Catalase test: Principle, Procedure, Results, Precautions, Limitations Uses

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What is Catalase Test?

Catalase is an enzyme, which is produced by microorganisms that live in oxygenated environments to neutralize toxic forms of oxygen metabolites; H2O2. The catalase enzyme neutralizes the bactericidal effects of hydrogen peroxide and protects them. Anaerobes generally lack the catalase enzyme.

This test demonstrate the presence of catalase, an enzyme that catalyses the release of oxygen from hydrogen peroxide (H2O2). It is used to differentiate those bacteria that produces an enzyme catalase, such as staphylococci, from non-catalase producing bacteria such as streptococci. Normally 3% H2O2 is used for the routine culture while 15% H2O2 is used for detection of catalase in anaerobes.

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Objectives of Catalase Test

  • To detect the ability of organisms to produce the catalase enzyme.
  • To differentiate catalase-positive organisms like micrococci and staphylococci from catalase-negative organisms like streptococci.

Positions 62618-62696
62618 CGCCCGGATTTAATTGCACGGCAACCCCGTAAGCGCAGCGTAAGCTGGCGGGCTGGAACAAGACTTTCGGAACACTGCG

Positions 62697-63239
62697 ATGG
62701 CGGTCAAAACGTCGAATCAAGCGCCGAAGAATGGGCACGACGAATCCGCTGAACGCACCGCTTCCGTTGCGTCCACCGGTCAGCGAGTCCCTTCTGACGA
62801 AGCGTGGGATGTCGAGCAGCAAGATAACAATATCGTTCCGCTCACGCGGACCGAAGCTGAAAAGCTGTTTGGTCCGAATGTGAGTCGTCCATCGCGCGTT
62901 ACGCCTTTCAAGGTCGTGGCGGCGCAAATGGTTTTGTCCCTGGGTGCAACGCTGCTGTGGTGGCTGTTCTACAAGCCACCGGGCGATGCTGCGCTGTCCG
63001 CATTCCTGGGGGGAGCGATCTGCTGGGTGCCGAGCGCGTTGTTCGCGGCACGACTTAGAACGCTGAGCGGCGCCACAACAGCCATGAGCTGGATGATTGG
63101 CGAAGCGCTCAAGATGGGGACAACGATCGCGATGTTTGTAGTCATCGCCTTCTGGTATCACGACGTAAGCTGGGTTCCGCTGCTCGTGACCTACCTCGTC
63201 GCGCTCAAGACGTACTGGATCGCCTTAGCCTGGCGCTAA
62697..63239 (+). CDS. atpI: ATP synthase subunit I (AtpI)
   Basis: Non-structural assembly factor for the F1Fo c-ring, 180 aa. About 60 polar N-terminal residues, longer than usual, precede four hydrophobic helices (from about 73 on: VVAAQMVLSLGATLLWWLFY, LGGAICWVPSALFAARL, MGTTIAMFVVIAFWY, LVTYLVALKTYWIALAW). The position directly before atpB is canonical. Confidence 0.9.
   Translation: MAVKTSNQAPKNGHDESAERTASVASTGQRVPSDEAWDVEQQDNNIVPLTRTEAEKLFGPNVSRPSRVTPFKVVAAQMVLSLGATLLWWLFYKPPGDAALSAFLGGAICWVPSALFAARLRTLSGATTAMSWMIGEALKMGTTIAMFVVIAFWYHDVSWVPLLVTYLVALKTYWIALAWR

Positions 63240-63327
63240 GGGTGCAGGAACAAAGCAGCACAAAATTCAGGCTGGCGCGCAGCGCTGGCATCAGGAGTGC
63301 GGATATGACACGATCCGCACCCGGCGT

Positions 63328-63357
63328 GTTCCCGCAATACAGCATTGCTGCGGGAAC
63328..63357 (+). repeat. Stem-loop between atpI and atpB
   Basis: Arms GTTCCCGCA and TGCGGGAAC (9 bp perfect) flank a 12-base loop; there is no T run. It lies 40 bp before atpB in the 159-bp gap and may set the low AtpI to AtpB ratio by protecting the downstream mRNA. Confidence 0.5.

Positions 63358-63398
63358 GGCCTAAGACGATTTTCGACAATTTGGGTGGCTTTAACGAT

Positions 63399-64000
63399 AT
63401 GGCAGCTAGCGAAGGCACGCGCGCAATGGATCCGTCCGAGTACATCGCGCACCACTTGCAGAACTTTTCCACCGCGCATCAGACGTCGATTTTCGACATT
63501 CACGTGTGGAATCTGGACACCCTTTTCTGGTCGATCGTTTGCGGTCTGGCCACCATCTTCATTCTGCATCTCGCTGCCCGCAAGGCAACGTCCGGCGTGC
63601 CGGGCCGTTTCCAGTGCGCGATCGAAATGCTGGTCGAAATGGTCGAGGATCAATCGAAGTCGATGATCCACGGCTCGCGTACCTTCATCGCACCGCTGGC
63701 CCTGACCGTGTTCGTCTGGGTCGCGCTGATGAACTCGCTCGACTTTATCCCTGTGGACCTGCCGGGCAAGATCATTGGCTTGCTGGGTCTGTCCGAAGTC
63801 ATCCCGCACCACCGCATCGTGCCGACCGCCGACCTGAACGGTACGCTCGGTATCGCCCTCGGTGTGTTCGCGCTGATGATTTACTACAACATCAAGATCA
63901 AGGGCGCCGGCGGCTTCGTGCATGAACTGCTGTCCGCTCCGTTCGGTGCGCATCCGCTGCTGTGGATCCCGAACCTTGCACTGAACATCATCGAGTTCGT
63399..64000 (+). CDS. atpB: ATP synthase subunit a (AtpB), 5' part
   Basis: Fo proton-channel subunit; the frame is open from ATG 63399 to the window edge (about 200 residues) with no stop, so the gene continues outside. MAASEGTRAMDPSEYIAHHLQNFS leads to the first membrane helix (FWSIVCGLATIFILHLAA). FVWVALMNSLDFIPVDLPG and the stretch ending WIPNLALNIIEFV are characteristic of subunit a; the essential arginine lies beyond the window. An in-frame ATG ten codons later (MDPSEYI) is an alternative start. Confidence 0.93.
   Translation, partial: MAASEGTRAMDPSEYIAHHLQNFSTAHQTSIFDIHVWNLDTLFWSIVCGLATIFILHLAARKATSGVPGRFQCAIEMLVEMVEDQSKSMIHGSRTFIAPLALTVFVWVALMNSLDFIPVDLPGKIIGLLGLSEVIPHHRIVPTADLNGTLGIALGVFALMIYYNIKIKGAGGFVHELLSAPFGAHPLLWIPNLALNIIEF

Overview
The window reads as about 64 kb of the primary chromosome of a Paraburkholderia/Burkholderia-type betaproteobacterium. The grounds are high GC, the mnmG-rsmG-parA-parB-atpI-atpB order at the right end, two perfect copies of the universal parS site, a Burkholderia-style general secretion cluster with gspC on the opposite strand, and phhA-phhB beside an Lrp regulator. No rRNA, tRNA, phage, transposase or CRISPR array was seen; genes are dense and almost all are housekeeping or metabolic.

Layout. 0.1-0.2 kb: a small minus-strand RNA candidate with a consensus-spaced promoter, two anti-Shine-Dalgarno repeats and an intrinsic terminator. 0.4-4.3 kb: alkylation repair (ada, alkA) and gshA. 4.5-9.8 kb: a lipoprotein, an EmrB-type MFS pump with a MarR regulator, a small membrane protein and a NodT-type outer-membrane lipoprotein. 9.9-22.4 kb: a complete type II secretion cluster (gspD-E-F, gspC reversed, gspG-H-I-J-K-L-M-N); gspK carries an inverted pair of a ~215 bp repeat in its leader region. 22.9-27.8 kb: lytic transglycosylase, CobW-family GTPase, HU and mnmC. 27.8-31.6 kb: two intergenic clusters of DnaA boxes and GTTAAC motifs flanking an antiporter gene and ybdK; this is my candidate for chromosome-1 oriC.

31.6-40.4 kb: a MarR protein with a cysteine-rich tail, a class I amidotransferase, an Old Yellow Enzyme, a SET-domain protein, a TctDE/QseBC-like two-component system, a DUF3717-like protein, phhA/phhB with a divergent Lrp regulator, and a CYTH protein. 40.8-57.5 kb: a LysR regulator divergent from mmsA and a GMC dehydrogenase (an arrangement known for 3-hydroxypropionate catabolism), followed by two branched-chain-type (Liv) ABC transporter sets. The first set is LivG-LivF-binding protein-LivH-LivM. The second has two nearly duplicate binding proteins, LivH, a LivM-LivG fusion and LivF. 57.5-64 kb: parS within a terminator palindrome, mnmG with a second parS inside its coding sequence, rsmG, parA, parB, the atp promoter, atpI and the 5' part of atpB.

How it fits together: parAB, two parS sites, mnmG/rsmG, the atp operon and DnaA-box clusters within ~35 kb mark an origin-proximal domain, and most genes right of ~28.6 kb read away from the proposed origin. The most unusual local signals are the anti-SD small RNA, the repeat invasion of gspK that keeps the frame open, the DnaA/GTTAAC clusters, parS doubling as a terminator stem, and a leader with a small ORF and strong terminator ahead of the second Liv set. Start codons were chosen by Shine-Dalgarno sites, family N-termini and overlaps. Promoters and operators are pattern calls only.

Principle of Catalase Test

The metabolic activity of aerobic and facultative anaerobic microorganisms produce toxic by-products like hydrogen peroxide and superoxide radical (O2—).
These products are toxic to the organisms and might even result in cell lysis if not broken down. In the case of pathogenic organisms, different mechanisms are found that break down these products to non-toxic substances.
Bacteria capable of synthesizing the enzyme catalase hydrolyze hydrogen peroxide into water and gaseous oxygen, which results in the liberation of gas bubbles.
2H2O2 → 2H2O+ O2 (gas bubbles)

The production of catalase thus protects the organism against the lethal effect of hydrogen peroxide accumulated at the end of the aerobic metabolism.
The presence of the catalase enzyme can be demonstrated by adding hydrogen peroxide to the bacterial inoculum, which results in the rapid liberation of oxygen bubbles. The lack of enzyme is demonstrated by the absence of such bubbles.

Percentage of H2O2 used in catalase test

3% H2O2Routine testing of aerobes
15% H2O2Identification of anaerobic bacteria.
30% H2O2In the superoxol catalase (used for the presumptive speciation of certain Neisseria sps)